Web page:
I watch and think about Brother a lot.
He has too much going on in his mind and body for one small 4-year old.
He makes me crazy.
He makes the whole family crazy.
But when we stop to really look and listen, we realize that he's hurt, and his actions aren't designed to make us crazy, they're simply what he does because he's hurt.
I've been trying to pay close attention to him so that I can tell (and so that I can receive inspiration about) what's going on in his mind and body.
We are six months into our journey together. It took very little time to suspect that something was not right in his brain, but I have watched and waited to see if he just needed room to be healthy and safe and heal.
However, I am slowly coming to the conclusion that he will need a special sort of education. He can learn. But he's not going to pick things up the way other kids do. He will learn what he is taught carefully, in a focused way, and what he is taught over and over and over again.
His very favorite book right now is Are You My Mother?
One line from the beginning of the book is by the mother bird, who says, "Oh! Oh! My baby will want something to eat. I will go and look for something for my baby to eat."
A couple of pages later her baby bird pops out of his egg and cannot find his mother.
After reading this book well over 30 times to Brother, I asked, "Where is the baby birds' mother?"
He said, "I don't know."
I turned the book back and re-read the part about her going to find something for her baby to eat.
I asked, "Where is the baby bird's mother?"
He said, "She is doing nothing."
I read the line again and said, "The book just told us that she is going to get food for her baby. She left to find something for her baby to eat. Where is the baby bird's mother?"
He pulled his thumb out of his mouth to answer, "She is looking for something."
I said, "Yes, she is looking for something. She is looking for food for her baby bird."
He repeated, "She is looking for food for her baby bird."
We returned to reading until we got to the page where the baby bird walks past his mother because he does not know who she is. I pointed to the picture of the mother bird pulling a worm out of the ground and asked, "What is she doing?"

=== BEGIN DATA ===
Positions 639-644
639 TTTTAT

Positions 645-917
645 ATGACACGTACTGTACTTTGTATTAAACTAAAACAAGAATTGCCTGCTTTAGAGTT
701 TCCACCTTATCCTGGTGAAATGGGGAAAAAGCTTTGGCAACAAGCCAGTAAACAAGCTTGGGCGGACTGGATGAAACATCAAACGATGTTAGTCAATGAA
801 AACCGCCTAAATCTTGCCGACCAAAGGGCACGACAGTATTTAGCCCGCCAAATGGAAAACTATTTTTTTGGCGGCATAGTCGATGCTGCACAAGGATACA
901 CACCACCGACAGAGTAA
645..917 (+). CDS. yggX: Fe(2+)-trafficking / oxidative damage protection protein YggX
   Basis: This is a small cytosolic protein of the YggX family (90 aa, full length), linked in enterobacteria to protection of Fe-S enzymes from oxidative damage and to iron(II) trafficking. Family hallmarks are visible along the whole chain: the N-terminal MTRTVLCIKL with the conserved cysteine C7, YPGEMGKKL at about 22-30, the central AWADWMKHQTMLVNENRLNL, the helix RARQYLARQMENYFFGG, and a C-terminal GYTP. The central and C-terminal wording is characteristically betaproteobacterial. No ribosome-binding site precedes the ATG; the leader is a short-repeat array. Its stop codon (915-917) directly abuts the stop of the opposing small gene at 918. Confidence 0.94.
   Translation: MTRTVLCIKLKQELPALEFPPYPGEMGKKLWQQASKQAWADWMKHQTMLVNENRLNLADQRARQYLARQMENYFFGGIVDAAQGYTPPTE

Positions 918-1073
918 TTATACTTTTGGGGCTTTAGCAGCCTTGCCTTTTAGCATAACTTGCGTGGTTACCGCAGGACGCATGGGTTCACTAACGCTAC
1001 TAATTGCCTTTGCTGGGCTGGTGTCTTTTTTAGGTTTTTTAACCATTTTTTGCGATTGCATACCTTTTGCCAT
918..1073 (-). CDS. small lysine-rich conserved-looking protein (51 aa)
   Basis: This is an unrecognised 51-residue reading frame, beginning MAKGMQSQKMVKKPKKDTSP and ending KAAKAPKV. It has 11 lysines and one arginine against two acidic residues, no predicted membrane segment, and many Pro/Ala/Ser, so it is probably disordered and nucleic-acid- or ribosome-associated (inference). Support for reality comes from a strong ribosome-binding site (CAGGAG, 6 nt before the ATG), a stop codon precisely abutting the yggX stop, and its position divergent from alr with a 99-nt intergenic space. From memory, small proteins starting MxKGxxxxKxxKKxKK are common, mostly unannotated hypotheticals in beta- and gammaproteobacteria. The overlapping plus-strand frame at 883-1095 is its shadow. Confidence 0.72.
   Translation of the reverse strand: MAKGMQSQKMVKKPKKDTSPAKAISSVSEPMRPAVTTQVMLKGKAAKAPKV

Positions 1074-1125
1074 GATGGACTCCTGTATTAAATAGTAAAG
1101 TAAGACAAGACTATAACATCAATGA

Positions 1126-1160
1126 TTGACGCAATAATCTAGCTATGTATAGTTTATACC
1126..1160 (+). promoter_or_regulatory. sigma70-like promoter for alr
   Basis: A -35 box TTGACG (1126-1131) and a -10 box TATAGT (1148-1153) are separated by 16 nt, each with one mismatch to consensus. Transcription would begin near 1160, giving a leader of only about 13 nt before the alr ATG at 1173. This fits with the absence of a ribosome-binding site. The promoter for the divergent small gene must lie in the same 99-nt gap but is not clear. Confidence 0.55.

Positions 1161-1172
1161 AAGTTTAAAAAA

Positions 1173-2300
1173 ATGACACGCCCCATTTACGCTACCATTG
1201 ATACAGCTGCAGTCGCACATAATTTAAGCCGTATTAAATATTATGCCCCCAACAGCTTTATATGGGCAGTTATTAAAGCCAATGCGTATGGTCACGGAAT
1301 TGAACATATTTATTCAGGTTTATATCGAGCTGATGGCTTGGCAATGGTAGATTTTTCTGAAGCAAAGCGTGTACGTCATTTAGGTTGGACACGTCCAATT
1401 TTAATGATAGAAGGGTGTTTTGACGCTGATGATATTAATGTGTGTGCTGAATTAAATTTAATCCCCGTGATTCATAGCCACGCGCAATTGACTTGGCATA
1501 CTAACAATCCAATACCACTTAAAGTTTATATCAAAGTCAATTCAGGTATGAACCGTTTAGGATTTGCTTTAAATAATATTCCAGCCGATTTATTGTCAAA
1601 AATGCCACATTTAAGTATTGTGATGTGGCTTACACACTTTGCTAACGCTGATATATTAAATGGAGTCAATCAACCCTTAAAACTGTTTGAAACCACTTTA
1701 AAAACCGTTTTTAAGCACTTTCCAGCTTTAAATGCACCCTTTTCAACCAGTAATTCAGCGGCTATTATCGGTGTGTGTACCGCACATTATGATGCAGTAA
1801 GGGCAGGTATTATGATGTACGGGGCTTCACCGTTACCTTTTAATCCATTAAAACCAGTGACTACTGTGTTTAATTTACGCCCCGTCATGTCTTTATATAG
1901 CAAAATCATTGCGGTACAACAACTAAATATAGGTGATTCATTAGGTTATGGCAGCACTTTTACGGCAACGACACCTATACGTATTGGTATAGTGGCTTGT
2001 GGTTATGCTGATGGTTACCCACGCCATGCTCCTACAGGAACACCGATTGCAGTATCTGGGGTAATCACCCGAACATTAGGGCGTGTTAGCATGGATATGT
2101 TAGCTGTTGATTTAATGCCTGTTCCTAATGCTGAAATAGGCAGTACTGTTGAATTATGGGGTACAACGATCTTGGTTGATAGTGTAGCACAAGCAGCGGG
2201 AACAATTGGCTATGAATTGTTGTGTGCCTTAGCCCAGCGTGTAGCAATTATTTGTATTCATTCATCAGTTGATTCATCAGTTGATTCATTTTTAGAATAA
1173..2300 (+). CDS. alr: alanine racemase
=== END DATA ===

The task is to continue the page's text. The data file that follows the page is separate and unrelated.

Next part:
He answered, "She is picking up a stick."
I replied, "She is pulling a worm out of the ground. Birds eat worms. She is getting a worm for her baby to eat."
He repeated, "She is getting a worm for her baby to eat."
We read on.
At the end there is a picture of the mother bird returning to the nest with a worm in her mouth. I pointed to her and asked, "What does the mother bird have?"
He answered, "She has a worm."
"Why?" I asked.
He answered, "For her baby to eat."
"Yes! That worm is for her baby to eat. Mothers feed their babies!" I replied.
I felt him smile and wiggle happily in my lap. He put his thumb back in his mouth to listen to the end of the story.
Brother can learn. He likes learning. He is very happy when he can answer a question correctly or share some new knowledge he had acquired. I am in no rush to get him to meet some preschool standards, but I am becoming more and more sure after many experiences like the one I just recorded that Brother will need more one-on-one attention and more targeted learning experiences than what I am used to.
For now, though, he gets at least another 6 months to play and be and heal. Whatever learning he does will take place through play and on my lap with stories in hand . . . just like described above.